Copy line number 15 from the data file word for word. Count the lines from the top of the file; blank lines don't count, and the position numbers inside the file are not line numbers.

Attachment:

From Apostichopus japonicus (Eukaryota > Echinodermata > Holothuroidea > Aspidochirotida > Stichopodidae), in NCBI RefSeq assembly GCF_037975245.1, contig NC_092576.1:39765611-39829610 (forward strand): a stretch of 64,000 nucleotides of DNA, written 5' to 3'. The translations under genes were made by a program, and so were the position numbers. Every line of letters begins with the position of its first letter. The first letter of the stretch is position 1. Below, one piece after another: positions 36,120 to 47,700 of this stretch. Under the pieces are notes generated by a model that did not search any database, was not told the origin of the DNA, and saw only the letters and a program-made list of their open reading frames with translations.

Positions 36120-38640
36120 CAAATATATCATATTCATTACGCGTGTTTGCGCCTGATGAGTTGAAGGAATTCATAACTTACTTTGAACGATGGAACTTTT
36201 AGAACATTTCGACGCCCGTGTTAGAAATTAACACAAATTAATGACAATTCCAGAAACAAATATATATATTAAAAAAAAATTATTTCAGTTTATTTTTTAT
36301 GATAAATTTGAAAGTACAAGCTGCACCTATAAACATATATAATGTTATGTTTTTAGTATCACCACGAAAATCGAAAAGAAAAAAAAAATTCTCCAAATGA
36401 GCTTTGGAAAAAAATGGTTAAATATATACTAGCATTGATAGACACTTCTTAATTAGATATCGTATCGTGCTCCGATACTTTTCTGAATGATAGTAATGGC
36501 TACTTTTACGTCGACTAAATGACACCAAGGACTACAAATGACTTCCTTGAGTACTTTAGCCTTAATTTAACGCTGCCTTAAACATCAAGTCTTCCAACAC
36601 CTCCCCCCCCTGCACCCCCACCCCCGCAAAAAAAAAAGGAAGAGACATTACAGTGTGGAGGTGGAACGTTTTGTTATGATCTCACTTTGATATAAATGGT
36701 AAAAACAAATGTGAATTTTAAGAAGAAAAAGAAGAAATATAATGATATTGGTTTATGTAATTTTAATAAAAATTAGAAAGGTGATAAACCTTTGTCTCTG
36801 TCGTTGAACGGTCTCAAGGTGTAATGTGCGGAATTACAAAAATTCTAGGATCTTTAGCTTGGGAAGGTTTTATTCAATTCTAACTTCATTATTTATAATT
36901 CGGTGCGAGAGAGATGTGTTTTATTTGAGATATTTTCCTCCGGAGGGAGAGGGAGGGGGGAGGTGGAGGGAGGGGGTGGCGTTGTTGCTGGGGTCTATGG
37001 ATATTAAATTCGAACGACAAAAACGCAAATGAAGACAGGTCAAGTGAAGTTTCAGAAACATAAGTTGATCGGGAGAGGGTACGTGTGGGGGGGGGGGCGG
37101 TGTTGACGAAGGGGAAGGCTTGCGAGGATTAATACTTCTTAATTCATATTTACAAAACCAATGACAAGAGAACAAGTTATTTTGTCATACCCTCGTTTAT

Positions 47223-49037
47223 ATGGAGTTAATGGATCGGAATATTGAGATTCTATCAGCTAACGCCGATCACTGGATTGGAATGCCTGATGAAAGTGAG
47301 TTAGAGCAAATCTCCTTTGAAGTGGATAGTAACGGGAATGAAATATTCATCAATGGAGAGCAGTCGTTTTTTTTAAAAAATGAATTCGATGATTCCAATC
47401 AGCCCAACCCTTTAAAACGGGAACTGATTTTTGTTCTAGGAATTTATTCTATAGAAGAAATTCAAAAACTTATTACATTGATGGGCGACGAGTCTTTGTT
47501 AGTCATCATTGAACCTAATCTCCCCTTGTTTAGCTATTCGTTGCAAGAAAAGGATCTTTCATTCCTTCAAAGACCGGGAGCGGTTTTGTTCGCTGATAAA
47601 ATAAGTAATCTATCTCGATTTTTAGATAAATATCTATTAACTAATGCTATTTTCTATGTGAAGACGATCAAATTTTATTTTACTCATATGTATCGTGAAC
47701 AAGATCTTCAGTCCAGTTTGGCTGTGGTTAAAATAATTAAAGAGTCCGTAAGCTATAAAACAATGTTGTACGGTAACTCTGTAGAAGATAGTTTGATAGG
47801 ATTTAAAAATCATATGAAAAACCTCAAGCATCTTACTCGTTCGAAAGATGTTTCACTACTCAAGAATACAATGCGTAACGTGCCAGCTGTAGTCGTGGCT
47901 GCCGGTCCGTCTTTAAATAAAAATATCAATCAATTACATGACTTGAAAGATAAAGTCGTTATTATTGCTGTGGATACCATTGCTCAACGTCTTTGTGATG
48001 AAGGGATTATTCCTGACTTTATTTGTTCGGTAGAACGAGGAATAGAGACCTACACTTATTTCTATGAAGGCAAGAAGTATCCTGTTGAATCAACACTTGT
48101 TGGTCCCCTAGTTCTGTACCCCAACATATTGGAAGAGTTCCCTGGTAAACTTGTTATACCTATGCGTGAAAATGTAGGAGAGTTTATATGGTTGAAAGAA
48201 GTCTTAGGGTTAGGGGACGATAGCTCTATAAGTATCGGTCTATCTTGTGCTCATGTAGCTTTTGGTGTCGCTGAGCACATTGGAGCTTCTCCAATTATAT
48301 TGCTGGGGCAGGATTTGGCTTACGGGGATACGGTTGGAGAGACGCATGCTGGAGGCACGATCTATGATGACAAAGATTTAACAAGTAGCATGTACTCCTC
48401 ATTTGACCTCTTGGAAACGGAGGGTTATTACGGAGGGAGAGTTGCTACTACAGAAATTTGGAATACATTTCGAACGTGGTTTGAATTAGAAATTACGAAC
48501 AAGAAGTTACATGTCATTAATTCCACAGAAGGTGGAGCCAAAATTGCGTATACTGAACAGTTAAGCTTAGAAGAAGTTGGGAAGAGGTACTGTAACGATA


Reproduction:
47223 ATGGAGTTAATGGATCGGAATATTGAGATTCTATCAGCTAACGCCGATCACTGGATTGGAATGCCTGATGAAAGTGAG